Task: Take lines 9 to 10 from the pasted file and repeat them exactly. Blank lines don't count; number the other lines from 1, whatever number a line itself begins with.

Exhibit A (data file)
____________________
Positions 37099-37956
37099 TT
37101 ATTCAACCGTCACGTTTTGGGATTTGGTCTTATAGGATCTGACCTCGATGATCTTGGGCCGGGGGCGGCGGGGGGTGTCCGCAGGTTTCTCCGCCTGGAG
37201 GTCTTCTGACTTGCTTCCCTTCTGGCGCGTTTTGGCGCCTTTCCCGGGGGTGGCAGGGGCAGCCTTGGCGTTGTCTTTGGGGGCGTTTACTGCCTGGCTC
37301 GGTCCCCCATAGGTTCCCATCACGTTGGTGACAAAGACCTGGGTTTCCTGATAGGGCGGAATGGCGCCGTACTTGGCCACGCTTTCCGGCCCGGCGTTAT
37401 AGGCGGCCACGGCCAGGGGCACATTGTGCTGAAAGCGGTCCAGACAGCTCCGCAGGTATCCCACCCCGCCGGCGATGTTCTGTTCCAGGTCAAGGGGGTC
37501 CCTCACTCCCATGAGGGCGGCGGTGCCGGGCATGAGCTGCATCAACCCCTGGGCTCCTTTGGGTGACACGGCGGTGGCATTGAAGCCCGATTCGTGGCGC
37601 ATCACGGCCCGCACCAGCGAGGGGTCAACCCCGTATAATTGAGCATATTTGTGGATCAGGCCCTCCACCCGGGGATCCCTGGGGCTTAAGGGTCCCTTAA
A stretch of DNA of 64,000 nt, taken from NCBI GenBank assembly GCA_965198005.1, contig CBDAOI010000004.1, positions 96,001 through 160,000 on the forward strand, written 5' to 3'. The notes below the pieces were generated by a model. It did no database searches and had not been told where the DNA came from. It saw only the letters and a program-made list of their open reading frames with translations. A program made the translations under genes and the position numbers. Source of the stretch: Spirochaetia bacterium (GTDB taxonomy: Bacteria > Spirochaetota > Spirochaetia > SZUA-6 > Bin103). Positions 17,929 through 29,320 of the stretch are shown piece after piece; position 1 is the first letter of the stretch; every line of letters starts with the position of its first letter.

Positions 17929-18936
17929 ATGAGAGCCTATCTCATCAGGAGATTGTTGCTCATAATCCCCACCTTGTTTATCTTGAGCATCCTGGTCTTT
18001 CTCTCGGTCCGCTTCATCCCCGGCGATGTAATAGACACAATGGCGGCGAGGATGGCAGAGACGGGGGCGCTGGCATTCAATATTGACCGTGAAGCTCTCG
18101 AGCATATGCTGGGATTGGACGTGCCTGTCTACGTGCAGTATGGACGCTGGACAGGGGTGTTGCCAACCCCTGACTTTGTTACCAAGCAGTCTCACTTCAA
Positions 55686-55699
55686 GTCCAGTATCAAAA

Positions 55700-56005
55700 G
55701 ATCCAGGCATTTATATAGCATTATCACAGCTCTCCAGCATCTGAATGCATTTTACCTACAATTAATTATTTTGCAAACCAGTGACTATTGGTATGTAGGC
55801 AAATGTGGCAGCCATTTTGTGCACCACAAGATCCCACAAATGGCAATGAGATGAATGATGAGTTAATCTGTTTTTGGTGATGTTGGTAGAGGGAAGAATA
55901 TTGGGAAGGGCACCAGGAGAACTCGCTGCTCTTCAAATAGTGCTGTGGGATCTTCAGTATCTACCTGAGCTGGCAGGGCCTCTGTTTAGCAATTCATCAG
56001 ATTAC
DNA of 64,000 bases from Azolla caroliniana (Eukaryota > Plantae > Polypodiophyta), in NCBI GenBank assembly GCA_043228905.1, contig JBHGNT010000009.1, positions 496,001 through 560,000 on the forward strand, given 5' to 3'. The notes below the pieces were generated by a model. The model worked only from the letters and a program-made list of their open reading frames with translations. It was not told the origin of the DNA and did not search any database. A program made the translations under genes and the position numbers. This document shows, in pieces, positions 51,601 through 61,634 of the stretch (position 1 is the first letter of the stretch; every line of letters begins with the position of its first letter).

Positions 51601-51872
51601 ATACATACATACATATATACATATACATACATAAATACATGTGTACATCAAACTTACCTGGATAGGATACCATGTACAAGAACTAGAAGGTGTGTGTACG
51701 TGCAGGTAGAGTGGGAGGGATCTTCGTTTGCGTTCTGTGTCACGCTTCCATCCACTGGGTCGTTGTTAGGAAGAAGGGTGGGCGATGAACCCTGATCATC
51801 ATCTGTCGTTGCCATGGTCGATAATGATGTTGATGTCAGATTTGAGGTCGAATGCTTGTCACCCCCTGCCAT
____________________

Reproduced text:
A stretch of DNA of 64,000 nt, taken from NCBI GenBank assembly GCA_965198005.1, contig CBDAOI010000004.1, positions 96,001 through 160,000 on the forward strand, written 5' to 3'. The notes below the pieces were generated by a model. It did no database searches and had not been told where the DNA came from. It saw only the letters and a program-made list of their open reading frames with translations. A program made the translations under genes and the position numbers. Source of the stretch: Spirochaetia bacterium (GTDB taxonomy: Bacteria > Spirochaetota > Spirochaetia > SZUA-6 > Bin103). Positions 17,929 through 29,320 of the stretch are shown piece after piece; position 1 is the first letter of the stretch; every line of letters starts with the position of its first letter.

Positions 17929-18936